The wonderful thing about forced reps is that they maximize all three of these biological triggers for hypertrophy!

The heavy weights take care of the mechanical tension while the post-failure repetitions take care of the muscular damage and metabolic fatigue.

You won’t find many scientific studies to back this up but forced reps are perfect for maximizing muscular hypertrophy at the cellular level!

Advantage #4: Forced Reps Force You Yo Train Progressively

One of the biggest mistakes I see in gyms all across America is people fail to use a training logbook.

In fact, there are only two types of people that I see using a logbook in the gym: absolute beginners and extremely advanced trainees.

One of the foundational ideas in strength training is the idea of progression.

The entire point of performing a workout (from a strength / size standpoint) is so that you can repeat that workout in the future and surpass your performance from the previous workout.

This is true regardless of whether you are training for size or strength. Even if you are doing something like giant sets, you should be able to increase the load or the number of repetitions you perform on each exercise.

If you cannot do this, then you know for a fact that you are NOT making progress on that routine!

One of the amazing things about forced reps is they force you to train progressively from one workout to the next! After all, forced reps is a relatively low-volume training style.

You may only perform 1 working set per exercise and 1-3 exercises per body part in a forced reps workout. You can’t rely on a high volume of work to provide the hypertrophy stimulus.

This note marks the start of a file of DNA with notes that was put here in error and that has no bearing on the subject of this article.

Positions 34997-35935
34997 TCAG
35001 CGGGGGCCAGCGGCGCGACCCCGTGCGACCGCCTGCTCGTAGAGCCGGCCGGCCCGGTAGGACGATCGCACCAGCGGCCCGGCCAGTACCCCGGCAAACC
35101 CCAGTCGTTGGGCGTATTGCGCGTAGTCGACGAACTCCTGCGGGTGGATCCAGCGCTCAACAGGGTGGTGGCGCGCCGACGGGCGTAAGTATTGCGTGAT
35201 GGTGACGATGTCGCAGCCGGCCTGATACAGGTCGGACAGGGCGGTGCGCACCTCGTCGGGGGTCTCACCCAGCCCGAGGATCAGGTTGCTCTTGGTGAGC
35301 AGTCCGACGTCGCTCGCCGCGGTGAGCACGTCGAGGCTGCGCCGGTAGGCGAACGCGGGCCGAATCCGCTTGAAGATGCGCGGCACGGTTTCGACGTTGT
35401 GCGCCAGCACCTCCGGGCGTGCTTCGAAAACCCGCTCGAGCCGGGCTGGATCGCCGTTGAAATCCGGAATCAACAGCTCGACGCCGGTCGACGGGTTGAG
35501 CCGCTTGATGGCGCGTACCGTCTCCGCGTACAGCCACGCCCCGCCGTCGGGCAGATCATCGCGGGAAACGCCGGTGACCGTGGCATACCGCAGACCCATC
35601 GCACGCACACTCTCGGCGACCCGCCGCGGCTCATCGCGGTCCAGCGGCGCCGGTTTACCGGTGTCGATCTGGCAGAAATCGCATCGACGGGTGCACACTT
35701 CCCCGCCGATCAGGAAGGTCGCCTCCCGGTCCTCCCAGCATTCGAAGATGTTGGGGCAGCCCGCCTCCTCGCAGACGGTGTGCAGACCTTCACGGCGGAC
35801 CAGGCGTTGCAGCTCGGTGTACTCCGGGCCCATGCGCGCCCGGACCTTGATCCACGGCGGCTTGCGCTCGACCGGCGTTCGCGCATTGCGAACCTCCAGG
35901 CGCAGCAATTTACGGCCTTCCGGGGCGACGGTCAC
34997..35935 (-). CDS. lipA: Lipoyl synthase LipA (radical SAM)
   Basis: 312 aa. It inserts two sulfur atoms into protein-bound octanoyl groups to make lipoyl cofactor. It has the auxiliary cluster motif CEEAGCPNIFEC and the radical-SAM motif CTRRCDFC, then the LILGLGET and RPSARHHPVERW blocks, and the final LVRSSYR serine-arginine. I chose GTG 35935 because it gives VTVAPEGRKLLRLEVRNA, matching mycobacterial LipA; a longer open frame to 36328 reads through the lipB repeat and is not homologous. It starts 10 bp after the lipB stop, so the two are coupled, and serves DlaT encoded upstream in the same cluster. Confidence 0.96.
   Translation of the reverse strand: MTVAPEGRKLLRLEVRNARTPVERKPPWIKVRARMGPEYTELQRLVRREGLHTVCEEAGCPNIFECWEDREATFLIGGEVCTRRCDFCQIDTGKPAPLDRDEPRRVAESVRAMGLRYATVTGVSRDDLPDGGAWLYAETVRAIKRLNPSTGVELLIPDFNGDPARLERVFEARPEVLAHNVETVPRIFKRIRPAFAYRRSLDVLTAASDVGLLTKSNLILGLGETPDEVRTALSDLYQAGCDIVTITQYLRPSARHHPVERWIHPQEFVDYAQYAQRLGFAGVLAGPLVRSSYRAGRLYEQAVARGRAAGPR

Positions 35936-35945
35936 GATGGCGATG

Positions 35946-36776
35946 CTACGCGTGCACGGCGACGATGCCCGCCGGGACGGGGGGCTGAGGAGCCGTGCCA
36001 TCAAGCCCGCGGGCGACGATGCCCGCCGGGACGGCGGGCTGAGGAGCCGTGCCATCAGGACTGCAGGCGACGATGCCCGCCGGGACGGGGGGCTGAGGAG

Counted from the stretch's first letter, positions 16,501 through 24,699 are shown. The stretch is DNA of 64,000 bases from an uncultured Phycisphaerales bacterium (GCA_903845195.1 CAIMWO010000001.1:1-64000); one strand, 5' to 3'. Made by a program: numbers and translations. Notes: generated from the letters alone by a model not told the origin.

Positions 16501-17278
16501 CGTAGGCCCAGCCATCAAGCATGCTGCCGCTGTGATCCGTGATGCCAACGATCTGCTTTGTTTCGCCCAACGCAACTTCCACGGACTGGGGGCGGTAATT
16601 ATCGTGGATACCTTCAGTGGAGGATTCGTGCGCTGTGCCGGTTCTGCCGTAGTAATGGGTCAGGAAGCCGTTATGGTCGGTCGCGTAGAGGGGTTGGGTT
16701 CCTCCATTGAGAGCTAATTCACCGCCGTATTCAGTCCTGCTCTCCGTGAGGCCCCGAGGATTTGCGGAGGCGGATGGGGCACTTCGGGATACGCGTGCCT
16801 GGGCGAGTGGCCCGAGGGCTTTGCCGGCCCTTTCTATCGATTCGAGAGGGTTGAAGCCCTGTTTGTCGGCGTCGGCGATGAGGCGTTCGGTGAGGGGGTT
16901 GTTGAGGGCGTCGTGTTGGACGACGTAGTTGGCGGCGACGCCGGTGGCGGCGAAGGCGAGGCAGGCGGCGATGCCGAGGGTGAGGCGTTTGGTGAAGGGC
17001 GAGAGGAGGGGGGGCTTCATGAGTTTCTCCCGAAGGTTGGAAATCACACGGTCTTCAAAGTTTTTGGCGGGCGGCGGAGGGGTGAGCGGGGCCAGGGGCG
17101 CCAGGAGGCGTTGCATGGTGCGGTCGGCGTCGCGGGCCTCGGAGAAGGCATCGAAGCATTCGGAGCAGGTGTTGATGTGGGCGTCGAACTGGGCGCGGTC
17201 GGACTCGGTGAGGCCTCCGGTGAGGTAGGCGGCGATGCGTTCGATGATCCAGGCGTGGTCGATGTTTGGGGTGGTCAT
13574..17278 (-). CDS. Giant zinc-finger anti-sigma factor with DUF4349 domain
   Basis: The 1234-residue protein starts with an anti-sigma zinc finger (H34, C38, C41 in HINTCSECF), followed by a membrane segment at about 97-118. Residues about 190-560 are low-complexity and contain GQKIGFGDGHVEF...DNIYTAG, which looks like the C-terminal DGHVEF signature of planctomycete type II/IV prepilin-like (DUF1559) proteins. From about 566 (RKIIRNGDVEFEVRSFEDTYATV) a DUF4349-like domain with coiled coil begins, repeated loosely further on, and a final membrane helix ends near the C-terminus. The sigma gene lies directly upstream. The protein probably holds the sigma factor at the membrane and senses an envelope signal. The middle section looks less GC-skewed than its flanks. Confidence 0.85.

Instead, you MUST beat the logbook each and every week if you want to make progress! Beating the logbook is great advice for anyone on any routine but it becomes ESPECIALLY important when using forced reps.

If you aren’t beating the logbook then you aren’t progressing, you’re just spinning your wheels! This is a good thing as it forces you to focus on progressing from one workout to the next.

If you cannot add weight or reps on a particular routine then you know that routine is not suited for you.

You may need to change the volume, frequency, or any other number of variables to kick-start your training progress again.

Part 2: The Disadvantages Of Forced Reps

Forced repetitions are not all rainbows and sunshine. Oh no, there are some serious downsides to this high-intensity training technique.

This does not mean that forced repetitions are bad! Rather, you should carefully weigh the advantages and disadvantages of any training style before giving it a shot.

In my experience, there are three main disadvantages to forced repetitions:

  • Disadvantage #1: They are very difficult to recover from
  • Disadvantage #2: They force you to adopt a lower volume training style